Mounting evidence suggests that cholesterol may contribute to the pathogenesis of Alzheimer disease (AD). We examined whether cholesterol might be present in senile plaques, a hallmark neuropathological feature of AD. We employed 2 different fluorometric-staining techniques (filipin staining and an enzymatic technique) for the determination of cholesterol in brains of postmortem confirmed AD patients and in nondemented, age-matched histopathologically normal controls. AD patient brains showed abnormal accumulation of cholesterol in congophilic/birefringent dense cores of senile plaques that was essentially absent in histopathologically normal controls. To determine whether increased senile plaque-associated cholesterol occurred generally in all plaques or was restricted to a specific subset, quantitative analysis was performed. Data indicate abnormal accumulation of cholesterol in cores of mature plaques but not in diffuse or immature plaques. Additionally, transgenic mice that overexpress the "Swedish" amyloid precursor protein (Tg APPsw, line 2576) exhibited a similar pattern of abnormal cholesterol accumulation in mature, congophilic amyloid plaques at 24 months of age that was absent in their control littermates or in 8-month-old Tg APPsw mice (an age prior to amyloid deposition). Taken together, our results imply a link between cholesterol and AD pathogenesis and suggest that cholesterol plays an important role in the formation and/or progression of senile plaques.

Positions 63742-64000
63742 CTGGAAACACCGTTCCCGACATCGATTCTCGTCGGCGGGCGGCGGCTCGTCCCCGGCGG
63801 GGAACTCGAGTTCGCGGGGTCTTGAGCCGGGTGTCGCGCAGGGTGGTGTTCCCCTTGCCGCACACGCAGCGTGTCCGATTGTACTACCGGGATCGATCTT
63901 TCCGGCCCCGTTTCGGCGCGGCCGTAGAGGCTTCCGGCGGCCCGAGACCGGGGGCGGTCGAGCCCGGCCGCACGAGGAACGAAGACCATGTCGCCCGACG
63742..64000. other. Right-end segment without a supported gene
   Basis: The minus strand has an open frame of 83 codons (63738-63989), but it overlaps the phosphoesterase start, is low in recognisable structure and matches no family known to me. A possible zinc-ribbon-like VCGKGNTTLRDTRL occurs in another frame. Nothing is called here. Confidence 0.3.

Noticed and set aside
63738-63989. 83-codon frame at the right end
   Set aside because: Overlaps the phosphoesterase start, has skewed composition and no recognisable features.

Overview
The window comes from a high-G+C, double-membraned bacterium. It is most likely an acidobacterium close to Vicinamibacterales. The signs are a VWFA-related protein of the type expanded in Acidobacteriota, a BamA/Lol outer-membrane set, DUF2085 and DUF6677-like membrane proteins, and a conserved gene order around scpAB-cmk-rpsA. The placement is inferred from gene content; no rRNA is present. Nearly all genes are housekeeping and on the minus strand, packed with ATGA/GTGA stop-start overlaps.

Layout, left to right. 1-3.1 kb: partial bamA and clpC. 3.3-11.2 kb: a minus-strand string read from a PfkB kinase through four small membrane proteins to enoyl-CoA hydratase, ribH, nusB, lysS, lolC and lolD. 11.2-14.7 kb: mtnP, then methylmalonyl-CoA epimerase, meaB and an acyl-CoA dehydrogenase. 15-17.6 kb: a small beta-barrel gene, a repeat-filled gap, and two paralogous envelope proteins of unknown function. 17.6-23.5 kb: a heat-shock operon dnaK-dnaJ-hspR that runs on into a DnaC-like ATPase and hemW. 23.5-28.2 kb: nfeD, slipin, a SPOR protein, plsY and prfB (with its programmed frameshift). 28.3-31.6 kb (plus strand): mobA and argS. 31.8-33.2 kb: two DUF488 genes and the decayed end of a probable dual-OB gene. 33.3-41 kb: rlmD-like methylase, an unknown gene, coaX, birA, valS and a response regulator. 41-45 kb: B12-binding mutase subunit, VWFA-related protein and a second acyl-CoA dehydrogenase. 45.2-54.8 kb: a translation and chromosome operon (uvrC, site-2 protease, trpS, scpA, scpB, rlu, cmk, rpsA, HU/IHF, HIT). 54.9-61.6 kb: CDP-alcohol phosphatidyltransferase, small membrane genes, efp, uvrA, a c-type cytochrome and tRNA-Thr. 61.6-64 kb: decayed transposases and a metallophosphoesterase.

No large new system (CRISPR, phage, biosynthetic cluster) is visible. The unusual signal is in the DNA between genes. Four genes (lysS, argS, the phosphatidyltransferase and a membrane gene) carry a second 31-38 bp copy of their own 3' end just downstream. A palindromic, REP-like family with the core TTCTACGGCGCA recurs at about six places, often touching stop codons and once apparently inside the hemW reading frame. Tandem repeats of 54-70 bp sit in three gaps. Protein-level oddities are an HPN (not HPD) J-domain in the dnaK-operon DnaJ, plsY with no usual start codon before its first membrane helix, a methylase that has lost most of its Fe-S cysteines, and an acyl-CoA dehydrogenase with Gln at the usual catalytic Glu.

|Original language||English (US)|
|Number of pages||8|
|Journal||Journal of neuropathology and experimental neurology|
|State||Published - 2001|
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